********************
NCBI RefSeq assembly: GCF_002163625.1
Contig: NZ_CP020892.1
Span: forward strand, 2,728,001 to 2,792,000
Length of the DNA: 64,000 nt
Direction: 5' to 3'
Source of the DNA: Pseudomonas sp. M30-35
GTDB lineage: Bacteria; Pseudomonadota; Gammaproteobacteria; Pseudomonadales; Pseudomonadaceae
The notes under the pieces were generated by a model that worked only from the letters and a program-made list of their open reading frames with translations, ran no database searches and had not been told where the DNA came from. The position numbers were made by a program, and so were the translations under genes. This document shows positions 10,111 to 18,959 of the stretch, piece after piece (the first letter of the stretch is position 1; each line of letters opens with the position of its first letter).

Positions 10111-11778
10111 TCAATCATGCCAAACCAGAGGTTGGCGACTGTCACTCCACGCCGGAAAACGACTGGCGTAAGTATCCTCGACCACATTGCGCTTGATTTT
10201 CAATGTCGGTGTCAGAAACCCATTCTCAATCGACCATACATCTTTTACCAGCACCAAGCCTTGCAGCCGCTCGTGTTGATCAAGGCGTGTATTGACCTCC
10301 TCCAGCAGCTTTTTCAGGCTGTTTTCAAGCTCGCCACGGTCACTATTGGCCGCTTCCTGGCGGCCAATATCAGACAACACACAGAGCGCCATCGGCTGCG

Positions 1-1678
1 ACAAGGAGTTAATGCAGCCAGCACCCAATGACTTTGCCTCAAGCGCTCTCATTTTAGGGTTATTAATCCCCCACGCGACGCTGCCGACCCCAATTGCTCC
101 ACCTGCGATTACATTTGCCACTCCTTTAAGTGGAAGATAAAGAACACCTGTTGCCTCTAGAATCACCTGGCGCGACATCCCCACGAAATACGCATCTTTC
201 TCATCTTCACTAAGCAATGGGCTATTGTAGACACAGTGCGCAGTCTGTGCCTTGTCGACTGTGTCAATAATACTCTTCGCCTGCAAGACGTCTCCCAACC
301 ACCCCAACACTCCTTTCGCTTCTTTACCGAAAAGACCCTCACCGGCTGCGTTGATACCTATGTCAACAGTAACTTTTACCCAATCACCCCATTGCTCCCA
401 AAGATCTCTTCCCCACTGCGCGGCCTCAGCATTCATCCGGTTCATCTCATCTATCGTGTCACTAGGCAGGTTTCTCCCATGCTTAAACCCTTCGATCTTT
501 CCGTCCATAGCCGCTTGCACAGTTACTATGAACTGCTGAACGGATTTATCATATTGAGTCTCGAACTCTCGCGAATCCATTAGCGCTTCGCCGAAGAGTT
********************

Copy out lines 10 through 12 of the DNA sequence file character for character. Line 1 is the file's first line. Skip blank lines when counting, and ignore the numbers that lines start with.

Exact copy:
10111 TCAATCATGCCAAACCAGAGGTTGGCGACTGTCACTCCACGCCGGAAAACGACTGGCGTAAGTATCCTCGACCACATTGCGCTTGATTTT
10201 CAATGTCGGTGTCAGAAACCCATTCTCAATCGACCATACATCTTTTACCAGCACCAAGCCTTGCAGCCGCTCGTGTTGATCAAGGCGTGTATTGACCTCC
10301 TCCAGCAGCTTTTTCAGGCTGTTTTCAAGCTCGCCACGGTCACTATTGGCCGCTTCCTGGCGGCCAATATCAGACAACACACAGAGCGCCATCGGCTGCG